There is a culture of collective consciousness which was evident in many of the interactions between the adults. It was evident in the naming ceremony, in the hush of the village upon the death of a community member, in the community lunch shared at Lamin Lodge where everyone was guaranteed a free meal. We noticed it on our very first day in Gambia, when our local escort passed small change to his friends in passing. In most instances it was our money that was passed out, but it was an introduction to the communal nature of the people nonetheless. I saw this again and again, the nonchalant passing of small change between hands in passing, slipped over on a handshake. I was also a benefactor of this generosity as a hot tea, a chilled bag of yoghurt or piece of fruit would be randomly passed over to me with a smile. 

It was also obvious that it is taught from an early age. If a treat is offered, there was no greed. Everything was divided and shared. Children often paddled a pirogue out or swam out to visit us at the boat and an invite onboard would be extended which would start an endless wave of visitors. If treats were in hand when others arrived, the kids would hand their drink over or split their half-nibbled cookie so that the newly arrived wouldn’t miss out. My favourite story is that of a friend, who shared a gummy worm he had with several children. The first child licked the sugar then passed it along, the next took a lick and and the next until all the sugar was gone. Then it was slowly nibbled and passed until the entire gummy had been shared amongst every child. 

Covid Considerations

There was a certain perk to our decision to head for Gambia, which was that the country was Covid-free. While the Caribbean bubble was disintegrating and Covid regulations were making travel not only difficult but also expensive, Gambia was a safe haven in the crazy world of global epidemics. We spent a portion of time at our base camp at Lamin Lodge, a well-known cruisers haven that had fallen into disrepair. The local community had picked up the gauntlet during the tough tourist-starved year and established a daily communal meal to ensure everyone was fed; we were invited to share in the feast. The centre of activity was usually under the trees between two local establishments: One was a bar that, due to the lack of electricity, sold only soda from a chilly bin and the other was a restaurant that, due to the lack of clients, only served instant coffee.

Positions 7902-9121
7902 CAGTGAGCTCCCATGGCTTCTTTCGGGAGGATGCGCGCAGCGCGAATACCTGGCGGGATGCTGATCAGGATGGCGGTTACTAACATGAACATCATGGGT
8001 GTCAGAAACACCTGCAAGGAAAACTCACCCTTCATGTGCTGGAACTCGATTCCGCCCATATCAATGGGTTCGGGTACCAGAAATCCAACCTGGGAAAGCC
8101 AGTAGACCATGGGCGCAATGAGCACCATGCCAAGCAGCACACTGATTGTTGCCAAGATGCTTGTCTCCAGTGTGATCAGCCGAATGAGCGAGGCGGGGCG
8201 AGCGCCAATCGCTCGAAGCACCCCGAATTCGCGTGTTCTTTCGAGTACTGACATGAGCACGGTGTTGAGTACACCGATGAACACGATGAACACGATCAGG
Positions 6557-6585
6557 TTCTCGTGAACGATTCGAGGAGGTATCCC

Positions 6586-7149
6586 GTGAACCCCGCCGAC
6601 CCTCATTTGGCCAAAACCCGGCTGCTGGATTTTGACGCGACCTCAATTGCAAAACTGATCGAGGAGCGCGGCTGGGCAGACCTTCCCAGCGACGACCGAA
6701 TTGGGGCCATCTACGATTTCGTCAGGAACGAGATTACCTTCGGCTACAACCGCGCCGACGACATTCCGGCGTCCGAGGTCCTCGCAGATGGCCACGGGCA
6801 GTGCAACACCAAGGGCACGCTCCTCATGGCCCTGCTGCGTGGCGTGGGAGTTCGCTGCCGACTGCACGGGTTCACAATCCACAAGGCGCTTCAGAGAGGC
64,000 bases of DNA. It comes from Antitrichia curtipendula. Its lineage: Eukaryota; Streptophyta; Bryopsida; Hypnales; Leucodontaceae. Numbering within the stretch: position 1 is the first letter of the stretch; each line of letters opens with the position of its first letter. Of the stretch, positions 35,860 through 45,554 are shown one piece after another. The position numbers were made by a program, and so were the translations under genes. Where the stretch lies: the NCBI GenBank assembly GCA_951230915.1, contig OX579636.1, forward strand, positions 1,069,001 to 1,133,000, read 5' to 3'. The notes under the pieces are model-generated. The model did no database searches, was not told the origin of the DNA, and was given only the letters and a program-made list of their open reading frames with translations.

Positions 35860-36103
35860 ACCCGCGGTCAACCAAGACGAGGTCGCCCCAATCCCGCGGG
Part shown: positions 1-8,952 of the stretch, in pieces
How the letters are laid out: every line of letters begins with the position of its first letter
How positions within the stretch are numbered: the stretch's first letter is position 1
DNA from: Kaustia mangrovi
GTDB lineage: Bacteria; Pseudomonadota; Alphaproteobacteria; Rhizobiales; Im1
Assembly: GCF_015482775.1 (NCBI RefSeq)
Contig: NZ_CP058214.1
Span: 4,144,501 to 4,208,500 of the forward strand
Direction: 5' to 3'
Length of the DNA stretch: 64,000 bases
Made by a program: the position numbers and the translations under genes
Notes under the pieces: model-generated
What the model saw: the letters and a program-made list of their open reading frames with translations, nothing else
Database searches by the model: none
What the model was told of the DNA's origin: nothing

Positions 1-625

We would all mill around, hopeful that the 2:00 mealtime would be ready by 3:00 but was never ready before 4:00 and most frequently served at 5:00. We learned quickly never to come to lunch hungry. I came to appreciate the time required to produce a meal after getting involved with the cooking. The typical Gambian meal is 95% rice, 4% fish and 1% veg, cooked for several hours over charcoal in a large iron pot in a layered process: Fry the fish in a gallon of vegetable oil and remove. Add veggies, herbs and spices to the pot of oil in order of density, set aside. Cook the rice in the richly favoured oil. Three hours later you have cooked the three separate components of the meal, which is layered on a platter in reverse order and served. And let me tell you, the food was delicious. No doubt the bucket of oil was a contributing factor.

When eventually served, we would huddle in a group and share the meal together. At a time when my family in England and the USA were hibernating in isolation due to the surge in Covid cases, we were sitting hunkered down in the dirt eating with our hands from a communal platter with strangers. How different our experience was from so many around the world. We enjoyed the daily ritual of a shared meal and the camaraderie that came with it, and it was hard to pull ourselves away when it came time to do so.